Three Professors Reminisce about Lunar New Year in China

February 5, 2019 @ 10:41 pm
By Communications Office

Chinese New Year, which many of our students, faculty, and administrators will be celebrating, begins today and runs until February 19. To mark the occasion, three faculty members from China offer reminiscences and greetings.

Professor Qin Gao (bio): Growing up in northern China, my family always gathered together to do two things to celebrate lunar new year: a thorough cleaning of the house, which symbolizes getting rid of any bad luck from the previous year, and preparation of lots of food and new clothes (mainly for the children). The latter symbolizes welcoming the new year with abundance, a fresh start, and renewed energy. I wish all who celebrate joy, luck, and prosperity in the new year! 

Assistant Professor Jinyu Liu (bio): For many Chinese, Korean and Vietnamese, Lunar New Year is a time to gather together and enjoy the warmth of family bonds. In my hometown, the New Year celebration is symbolized by

  • dumplings
  • parties
  • fireworks
  • greetings from family members, relatives, and friends
  • decorations consisting of couplets expressing thoughts about the beauty of nature and wishes for the future
  • red packets containing lucky money for children.

Since I moved to the United States, this holiday is when my homesickness reaches its peak. I always make dumplings at this time to keep alive the warm memories of times spent with my family in China and to maintain my connection with the culture in which I grew up.

Professor Ada Chan Yuk-Sim Mui (bio): Chinese New Year, also known as the Lunar New Year—more commonly known in China as the Spring Festival—has become one of the world’s most celebrated cultural festivals. Historically, of course, it has been celebrated not only in China but also throughout most East Asian and Southeast Asian countries: Korea, Japan, Vietnam, Singapore, Malaysia, Thailand, Indonesia, Mauritius, and the Philippines. Nowadays it is also celebrated in Chinatowns around the world: especially those in major cities such as New York, London, Vancouver, and Sydney. Today people the world over are familiar with many of the holiday’s festive traditions, such as lion dances, dragon dance parades, and fireworks. For Chinese people, however, the Lunar New Year is an important time for families to come together. Whether they live in China or other parts of the world, Chinese people yearn to return to their hometowns to spend time with their families, regardless of the number of miles or how arduous the journey.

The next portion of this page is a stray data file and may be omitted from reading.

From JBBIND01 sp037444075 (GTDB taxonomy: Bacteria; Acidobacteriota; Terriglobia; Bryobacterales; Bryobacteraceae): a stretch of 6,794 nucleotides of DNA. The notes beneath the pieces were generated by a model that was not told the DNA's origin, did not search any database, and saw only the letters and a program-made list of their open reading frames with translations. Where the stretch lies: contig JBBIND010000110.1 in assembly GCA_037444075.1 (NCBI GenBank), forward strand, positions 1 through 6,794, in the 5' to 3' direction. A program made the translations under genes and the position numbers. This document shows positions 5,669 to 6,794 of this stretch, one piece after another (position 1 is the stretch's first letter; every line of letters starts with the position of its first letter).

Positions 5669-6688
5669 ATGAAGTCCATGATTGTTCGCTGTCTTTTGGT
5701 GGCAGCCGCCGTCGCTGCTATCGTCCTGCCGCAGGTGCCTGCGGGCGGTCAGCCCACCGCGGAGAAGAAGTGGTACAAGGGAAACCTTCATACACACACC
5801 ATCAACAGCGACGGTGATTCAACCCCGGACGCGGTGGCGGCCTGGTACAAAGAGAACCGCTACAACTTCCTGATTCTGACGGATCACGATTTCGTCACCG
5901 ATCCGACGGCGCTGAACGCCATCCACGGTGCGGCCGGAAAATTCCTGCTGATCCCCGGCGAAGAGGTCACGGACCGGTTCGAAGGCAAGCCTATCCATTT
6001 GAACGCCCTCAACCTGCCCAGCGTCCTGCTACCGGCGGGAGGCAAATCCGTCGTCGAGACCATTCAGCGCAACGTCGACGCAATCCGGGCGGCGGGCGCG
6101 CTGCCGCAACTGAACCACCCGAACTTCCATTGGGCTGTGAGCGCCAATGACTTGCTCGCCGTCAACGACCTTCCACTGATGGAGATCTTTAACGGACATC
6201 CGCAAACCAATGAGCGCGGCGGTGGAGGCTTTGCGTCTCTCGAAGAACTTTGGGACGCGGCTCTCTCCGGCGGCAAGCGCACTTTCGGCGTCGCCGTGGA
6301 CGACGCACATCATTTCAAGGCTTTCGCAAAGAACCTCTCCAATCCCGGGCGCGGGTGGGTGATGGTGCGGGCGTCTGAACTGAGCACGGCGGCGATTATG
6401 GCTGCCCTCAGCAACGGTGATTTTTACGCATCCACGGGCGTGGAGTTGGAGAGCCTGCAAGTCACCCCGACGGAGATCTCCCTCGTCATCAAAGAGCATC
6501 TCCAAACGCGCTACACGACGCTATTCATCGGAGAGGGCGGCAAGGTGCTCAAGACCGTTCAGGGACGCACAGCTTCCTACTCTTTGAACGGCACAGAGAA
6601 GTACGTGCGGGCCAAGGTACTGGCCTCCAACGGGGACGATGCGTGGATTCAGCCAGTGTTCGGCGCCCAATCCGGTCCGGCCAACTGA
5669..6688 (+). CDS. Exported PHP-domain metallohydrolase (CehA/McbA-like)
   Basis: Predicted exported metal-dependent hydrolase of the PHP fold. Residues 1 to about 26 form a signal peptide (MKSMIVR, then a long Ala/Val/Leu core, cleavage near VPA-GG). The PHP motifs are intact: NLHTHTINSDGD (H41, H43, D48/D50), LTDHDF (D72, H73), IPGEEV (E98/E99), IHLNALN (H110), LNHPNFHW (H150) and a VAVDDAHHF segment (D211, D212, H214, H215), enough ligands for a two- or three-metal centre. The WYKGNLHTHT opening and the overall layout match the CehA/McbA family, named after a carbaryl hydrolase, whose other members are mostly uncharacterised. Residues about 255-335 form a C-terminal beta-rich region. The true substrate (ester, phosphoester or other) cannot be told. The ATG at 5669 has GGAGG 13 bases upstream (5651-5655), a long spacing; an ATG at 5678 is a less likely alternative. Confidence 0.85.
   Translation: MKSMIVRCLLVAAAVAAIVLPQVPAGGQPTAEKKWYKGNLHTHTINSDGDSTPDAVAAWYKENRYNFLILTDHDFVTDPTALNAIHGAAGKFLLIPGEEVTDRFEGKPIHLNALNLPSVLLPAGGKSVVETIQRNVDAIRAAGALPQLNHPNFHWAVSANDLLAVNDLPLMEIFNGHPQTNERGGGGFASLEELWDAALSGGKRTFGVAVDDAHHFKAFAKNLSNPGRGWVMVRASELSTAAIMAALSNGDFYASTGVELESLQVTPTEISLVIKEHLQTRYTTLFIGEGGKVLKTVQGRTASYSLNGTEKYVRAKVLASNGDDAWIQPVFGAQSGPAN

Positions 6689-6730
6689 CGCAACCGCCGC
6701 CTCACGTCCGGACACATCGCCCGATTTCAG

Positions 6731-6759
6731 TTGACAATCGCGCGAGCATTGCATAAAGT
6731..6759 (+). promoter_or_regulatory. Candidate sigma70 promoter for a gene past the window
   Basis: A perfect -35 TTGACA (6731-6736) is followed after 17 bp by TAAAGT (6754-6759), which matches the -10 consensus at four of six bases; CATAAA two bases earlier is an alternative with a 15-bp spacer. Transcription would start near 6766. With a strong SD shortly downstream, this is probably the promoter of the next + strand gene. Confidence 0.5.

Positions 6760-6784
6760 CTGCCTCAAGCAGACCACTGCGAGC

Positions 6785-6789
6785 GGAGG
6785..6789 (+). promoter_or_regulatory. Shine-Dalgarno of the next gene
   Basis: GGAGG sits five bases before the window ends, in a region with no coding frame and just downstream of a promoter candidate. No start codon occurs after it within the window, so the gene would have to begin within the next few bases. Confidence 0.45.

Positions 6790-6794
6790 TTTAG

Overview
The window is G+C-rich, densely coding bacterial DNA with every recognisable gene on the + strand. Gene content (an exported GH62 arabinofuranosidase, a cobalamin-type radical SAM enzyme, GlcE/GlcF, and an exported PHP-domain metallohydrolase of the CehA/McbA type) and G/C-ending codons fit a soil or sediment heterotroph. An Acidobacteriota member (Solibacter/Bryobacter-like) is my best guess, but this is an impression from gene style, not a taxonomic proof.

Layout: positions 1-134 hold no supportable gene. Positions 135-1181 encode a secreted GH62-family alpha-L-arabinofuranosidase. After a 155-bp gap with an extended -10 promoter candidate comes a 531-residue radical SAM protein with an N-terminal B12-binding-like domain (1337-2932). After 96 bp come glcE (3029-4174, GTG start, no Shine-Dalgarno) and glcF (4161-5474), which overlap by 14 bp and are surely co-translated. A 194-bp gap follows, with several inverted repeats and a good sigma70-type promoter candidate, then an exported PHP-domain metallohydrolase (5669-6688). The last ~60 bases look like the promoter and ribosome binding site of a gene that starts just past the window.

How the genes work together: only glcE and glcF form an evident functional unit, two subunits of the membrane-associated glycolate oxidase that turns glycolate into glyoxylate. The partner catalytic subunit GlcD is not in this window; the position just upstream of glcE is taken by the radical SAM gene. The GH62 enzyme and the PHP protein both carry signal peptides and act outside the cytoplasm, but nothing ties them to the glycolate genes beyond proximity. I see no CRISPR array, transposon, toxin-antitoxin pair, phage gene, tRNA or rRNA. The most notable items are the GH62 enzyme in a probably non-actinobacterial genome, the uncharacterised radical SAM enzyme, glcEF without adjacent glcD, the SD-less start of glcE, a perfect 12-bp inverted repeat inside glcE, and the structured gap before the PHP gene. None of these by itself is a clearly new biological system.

Personally, I still feel homesick during the Chinese New Year time, even though it has been 35 years since I left my hometown of Hong Kong. I miss my extended family members in Hong Kong and China, and I also feel sentimental about all the trappings—Chinese New Year decorations, music, games, the tradition of handing out red envelopes with gifts of money to the younger generation—as well as the ritual of cooking special dishes together with family and friends.

Although Spring Festival is a very family-oriented holiday, it is common for those of Asian heritage to spend some time with friends making and feasting on special dishes that remind us of home: rice cakes, longevity noodles, sweet rice balls, and fish.

Whether you celebrate or not, I wish rich blessings upon you, your family and friends and hope you have the opportunity to join in some of our special celebrations and sample the foods of the season. 恭祝健康,幸福,新年快乐。